Wednesday, April 09, 2014

Evidence-based tweeting

Or possibly more appropriately, evidence-based dissemination of research evidence.

For a while now we have been tweeting new research added to Trip in 8 topic areas, those being:
For each account, we send a topic specific tweet with the title and the corresponding URL of an article recently added to Trip. They have been really successful with over 2,500 followers since the start of the year (with little publicity) and tens of thousands of clicks (on links to the articles).  

In the last month we've been monitoring the activity quite closely to better understand usage.  We have typically been tweeting articles throughout the day at fairly even time intervals and seeing how many clicks we're getting.  Doing so has allowed us to graph the most popular time for people clicking on links, which we have graphed below (click on graph to expand).  The data is based on hour time-periods when we have received more than ten clicks in that hour.

So, there's a clear pattern with the evening (UK time) being the most popular. 

We have used this information to see if we can better focus the tweets we send to coincide with the greater likelihood of being clicked on.  So, this means the following:
  • Weekdays - a tweet between 9-10am then some tweets after 6pm, with a concentration between 8-11pm.
  • Weekends - a tweet around 11am then some tweets after 3pm, with a concentration between 9-11pm.
We've uploaded the tweets for the next 6 days and I will report back to see if this 'evidence-based' targeted tweeting makes any difference!

Thursday, April 03, 2014


We have a manual system for handling synonyms in our search.  This means that if someone searches for IBS we automatically search for irritable bowel syndrome.  I'm currently undertaking a review of these synonyms, a long-winded and problematic process - but well worth doing.  However, I'm stuck and would like people's views (email me via  Currently, we have three separate 'collections' of synonyms:

paediatric, paediatrics, pediatric, pediatrics, infant, children, infants, infancy, child, childhood, kid, kids, preschoolers, childrens, children’s

infant, babies, baby, child

newborn, neonatal, neonate, neonates, newborns, neonatology

There is clear overlap.  But there is a precise answer and a pragmatic one.  In other words, you need to put yourself in the shoes of a searcher.  So, if they search for children and cough is it reasonable to drop in the synonym paediatric ie also search for paediatric and cough?  I think it is.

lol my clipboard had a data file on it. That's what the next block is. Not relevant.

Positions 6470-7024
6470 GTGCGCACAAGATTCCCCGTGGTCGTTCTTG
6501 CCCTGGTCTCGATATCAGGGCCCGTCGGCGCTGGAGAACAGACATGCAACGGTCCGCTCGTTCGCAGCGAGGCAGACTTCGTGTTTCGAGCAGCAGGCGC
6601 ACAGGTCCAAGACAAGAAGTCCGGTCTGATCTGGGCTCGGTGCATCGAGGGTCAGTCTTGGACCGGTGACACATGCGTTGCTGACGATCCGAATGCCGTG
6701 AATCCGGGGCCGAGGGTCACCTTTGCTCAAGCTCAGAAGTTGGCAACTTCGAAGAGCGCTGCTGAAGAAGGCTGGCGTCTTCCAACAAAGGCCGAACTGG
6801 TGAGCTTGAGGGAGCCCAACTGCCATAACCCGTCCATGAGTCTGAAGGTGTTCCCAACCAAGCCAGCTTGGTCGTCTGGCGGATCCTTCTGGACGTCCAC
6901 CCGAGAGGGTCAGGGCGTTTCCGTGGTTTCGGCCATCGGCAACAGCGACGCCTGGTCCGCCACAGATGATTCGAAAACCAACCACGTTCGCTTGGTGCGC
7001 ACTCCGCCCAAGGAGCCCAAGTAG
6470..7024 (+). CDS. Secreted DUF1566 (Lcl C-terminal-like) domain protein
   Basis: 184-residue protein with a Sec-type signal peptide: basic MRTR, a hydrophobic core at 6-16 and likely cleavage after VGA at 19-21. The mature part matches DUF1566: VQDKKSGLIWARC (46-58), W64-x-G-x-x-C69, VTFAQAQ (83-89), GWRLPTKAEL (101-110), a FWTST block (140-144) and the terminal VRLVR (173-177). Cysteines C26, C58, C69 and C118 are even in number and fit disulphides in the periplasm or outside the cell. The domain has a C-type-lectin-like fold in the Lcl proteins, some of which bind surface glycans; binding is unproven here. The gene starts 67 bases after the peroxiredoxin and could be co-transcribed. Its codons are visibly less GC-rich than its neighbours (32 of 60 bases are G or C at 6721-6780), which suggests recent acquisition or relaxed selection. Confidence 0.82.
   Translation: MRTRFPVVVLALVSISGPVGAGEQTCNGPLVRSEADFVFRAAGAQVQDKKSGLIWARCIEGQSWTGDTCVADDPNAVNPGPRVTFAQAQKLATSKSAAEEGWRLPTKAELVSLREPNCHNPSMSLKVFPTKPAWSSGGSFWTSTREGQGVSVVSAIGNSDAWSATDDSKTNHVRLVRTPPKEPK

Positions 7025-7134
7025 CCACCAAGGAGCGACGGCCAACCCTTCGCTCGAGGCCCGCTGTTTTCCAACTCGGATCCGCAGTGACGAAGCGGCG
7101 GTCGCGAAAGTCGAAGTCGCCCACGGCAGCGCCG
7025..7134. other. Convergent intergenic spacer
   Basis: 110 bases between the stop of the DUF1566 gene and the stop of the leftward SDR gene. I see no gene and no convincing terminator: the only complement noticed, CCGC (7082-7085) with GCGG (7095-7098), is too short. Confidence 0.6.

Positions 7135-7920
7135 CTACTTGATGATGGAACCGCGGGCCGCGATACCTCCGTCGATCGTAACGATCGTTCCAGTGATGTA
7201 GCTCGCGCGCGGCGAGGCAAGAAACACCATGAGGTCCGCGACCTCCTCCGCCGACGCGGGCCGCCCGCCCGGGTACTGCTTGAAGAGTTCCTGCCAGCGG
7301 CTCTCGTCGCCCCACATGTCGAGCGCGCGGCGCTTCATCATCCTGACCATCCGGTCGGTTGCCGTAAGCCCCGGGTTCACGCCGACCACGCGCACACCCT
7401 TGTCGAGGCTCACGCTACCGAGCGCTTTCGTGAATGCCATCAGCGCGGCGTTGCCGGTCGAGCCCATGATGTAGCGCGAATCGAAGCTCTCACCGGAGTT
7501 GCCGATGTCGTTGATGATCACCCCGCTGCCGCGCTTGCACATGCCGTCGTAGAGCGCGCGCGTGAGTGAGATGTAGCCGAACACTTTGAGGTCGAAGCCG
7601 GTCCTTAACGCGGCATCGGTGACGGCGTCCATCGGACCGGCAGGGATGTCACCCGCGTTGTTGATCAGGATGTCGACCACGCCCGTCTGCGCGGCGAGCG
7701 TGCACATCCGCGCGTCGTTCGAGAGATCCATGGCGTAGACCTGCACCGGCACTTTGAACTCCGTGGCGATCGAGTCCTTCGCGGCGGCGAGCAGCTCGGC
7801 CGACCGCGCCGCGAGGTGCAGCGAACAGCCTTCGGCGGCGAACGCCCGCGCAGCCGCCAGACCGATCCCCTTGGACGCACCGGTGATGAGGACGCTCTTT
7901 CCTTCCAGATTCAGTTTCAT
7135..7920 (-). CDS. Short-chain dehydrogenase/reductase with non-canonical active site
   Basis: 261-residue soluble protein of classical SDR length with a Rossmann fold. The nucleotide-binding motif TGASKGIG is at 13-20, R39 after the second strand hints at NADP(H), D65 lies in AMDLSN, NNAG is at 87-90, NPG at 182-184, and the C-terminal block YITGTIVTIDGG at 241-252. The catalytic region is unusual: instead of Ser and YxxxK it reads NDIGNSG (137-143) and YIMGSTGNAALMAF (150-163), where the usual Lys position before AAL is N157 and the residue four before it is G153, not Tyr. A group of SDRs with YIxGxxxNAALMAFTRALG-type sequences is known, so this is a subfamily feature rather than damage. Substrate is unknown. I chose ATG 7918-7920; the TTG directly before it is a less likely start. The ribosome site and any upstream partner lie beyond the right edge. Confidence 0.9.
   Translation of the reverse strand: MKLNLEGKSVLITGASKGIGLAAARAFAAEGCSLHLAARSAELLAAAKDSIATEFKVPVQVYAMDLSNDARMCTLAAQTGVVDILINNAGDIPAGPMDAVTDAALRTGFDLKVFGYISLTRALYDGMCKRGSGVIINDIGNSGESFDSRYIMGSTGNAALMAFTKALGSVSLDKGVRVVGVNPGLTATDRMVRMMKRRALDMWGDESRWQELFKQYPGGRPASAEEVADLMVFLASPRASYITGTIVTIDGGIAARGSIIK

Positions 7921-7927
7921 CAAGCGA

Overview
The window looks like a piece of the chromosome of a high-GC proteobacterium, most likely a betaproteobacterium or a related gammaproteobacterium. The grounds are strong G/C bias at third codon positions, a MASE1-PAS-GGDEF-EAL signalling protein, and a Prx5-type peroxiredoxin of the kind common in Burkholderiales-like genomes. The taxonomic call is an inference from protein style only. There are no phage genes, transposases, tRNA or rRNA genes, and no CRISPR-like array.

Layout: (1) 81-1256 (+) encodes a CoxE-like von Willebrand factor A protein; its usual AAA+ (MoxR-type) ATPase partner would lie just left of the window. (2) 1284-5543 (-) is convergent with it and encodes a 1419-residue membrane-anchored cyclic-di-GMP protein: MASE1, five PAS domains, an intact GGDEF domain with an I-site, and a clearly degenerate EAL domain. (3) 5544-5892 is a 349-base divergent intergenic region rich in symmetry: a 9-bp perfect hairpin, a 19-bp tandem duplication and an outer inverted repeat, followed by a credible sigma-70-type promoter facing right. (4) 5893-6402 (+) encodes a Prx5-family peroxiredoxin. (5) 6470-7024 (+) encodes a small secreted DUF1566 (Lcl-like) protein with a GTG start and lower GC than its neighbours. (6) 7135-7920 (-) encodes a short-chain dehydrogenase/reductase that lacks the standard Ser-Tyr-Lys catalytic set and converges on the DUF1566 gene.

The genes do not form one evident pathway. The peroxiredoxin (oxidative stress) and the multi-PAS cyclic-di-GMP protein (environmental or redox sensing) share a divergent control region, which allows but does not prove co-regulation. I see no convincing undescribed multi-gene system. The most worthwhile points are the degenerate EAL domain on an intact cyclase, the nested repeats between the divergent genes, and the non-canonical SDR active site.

But, and this gets a bit harder - where is the overlap between newborn with infant and with children?

The easiest solution is to lump the top two 'collections' together and leave the third 'as is'. 

But I'd welcome opinions!

Wednesday, April 02, 2014

Trip and CPD/CME

I've posted before about Trip's educational merits.  But, in a nutshell, using Trip to help answer clinical questions is undoubtedly educational.

Many health professionals around the globe are required to demonstrate that they are keeping up to date with the latest evidence and the requirements vary widely from country to country.  Trip is very keen to help support this and to date we have two main ways:
  • The timeline, this records all activity on Trip (search terms used, articles viewed) and can be exported for inclusion in educational portfolios
  • Reflective toolbar.  This is little used but allows a user to open a document and answer reflective questions about it.  This is recorded and is exportable.
But, we want to improve our educational support but require help from our users - hence this post.  It has been prompted by me seeing, for a UK-based educational activity, a company offering 1 CPD credit.  The notion is that if an activity takes an hour they get 1 CPD credit.

Might such an approach be useful in Trip?

For every article read do we assign a CPD credit?  Do we also allow, via the timeline, the ability to reflect on an article to gain extra CPD credit?  So, you might read an article and gain 0.5 CPD credits and if you then record your reflections it goes up to 1 CPD.

So, if the above impacts on your professional life please let me know what you think (via  If we get it right it'll be a huge benefit.

Thursday, March 13, 2014

Colours and Trip

I have recently received an email from a librarian in Sweden asking about the use of colours in Trip.  Hopefully this post will answer her questions and also prove useful to others.

A small bit of background first: when someone is presented with a list of results the mind attempts to make rapid sense of them; to better understand them.  The mind uses heuristics to minimise the cognitive load, the lighter the load the better for the user.

It is for that reason I introduced a colour coding system in Trip.  While everyone might know that Cochrane, NICE and AHRQ are likely to be higher quality (using secondary review methods) what about other, smaller, lesser known publishers that we include in Trip?  For instance, a user might not have heard of BestBETs and therefore - falsely - relegate the 'worth' of that article.  Similarly, many users might feel that preeminent journals such as NEJM and The Lancet must be high-quality.  However, within Trip we only count these as medium quality as they have only gone through peer-review (itself a highly flawed quality control system).

In other words there is a hierarchy, based on likely quality of article/publisher, within Trip.  Quality is perhaps an over-simplification, it's more robustness and transparency of method (but the two are closely linked).  This hierarchy features heavily in our search algorithm (the technique we use to decide on the order of articles on the results page), which favours higher-quality, secondary review type evidence